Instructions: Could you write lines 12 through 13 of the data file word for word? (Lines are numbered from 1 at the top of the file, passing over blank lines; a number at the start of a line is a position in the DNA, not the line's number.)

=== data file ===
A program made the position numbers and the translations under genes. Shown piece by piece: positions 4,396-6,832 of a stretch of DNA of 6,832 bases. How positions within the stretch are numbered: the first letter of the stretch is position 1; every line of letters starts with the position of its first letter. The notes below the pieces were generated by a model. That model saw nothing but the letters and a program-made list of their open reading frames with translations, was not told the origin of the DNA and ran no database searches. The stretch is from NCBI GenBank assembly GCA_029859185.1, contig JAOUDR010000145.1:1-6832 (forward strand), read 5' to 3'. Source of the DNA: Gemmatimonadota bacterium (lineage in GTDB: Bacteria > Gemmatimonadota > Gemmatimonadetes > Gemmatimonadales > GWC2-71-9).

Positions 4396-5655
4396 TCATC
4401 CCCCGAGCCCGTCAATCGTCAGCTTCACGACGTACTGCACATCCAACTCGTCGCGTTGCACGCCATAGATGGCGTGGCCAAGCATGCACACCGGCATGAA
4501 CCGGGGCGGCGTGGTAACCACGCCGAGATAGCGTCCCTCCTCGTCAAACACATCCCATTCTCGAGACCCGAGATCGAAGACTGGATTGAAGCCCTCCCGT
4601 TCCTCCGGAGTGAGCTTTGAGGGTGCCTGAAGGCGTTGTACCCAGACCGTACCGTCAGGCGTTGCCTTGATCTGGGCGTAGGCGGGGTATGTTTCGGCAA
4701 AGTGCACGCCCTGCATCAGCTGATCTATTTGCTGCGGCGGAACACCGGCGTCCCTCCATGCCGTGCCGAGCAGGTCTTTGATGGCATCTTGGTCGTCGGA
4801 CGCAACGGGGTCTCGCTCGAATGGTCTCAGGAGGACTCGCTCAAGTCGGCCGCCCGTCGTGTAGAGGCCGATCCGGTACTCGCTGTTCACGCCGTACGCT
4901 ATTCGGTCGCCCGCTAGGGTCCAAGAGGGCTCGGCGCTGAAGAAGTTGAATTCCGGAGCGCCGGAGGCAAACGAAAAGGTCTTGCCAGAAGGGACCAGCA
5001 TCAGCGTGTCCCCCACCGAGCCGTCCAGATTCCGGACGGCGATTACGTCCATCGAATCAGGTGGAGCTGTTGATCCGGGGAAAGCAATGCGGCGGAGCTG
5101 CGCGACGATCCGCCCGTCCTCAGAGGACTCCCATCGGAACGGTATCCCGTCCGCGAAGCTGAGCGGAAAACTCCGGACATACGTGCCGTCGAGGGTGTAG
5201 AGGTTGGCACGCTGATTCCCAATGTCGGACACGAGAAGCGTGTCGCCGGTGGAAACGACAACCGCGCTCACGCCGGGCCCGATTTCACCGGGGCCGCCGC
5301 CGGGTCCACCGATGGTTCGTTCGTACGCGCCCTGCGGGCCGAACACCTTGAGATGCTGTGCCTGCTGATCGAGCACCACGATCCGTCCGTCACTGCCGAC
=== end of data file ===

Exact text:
5201 AGGTTGGCACGCTGATTCCCAATGTCGGACACGAGAAGCGTGTCGCCGGTGGAAACGACAACCGCGCTCACGCCGGGCCCGATTTCACCGGGGCCGCCGC
5301 CGGGTCCACCGATGGTTCGTTCGTACGCGCCCTGCGGGCCGAACACCTTGAGATGCTGTGCCTGCTGATCGAGCACCACGATCCGTCCGTCACTGCCGAC